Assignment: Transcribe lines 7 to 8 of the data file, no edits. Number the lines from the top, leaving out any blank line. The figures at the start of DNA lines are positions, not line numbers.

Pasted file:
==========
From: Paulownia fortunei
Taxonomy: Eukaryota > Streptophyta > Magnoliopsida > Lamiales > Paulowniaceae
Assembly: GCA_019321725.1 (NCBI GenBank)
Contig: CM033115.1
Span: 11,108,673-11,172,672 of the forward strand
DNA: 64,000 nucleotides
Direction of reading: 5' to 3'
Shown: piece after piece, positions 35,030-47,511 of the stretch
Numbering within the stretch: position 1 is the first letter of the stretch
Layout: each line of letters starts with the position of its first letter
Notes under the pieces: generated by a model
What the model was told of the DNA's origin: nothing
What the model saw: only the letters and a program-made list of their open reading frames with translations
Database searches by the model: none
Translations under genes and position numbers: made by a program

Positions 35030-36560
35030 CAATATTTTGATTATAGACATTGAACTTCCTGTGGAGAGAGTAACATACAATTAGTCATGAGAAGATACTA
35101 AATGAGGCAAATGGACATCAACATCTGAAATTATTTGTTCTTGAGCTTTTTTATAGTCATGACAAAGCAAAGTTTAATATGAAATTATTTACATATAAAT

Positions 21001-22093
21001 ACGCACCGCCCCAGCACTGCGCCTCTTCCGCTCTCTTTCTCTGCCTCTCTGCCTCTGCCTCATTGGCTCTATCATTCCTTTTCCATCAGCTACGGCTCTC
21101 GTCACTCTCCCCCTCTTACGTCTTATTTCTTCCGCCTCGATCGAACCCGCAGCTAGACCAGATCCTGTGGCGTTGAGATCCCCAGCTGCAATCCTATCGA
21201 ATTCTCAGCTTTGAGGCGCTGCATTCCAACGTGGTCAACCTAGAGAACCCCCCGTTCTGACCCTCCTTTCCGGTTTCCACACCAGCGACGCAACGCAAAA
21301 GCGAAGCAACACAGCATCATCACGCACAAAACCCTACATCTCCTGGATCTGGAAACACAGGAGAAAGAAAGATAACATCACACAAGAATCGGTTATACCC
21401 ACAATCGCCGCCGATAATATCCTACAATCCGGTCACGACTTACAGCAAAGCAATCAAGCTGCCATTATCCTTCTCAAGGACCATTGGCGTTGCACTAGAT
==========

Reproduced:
Direction of reading: 5' to 3'
Shown: piece after piece, positions 35,030-47,511 of the stretch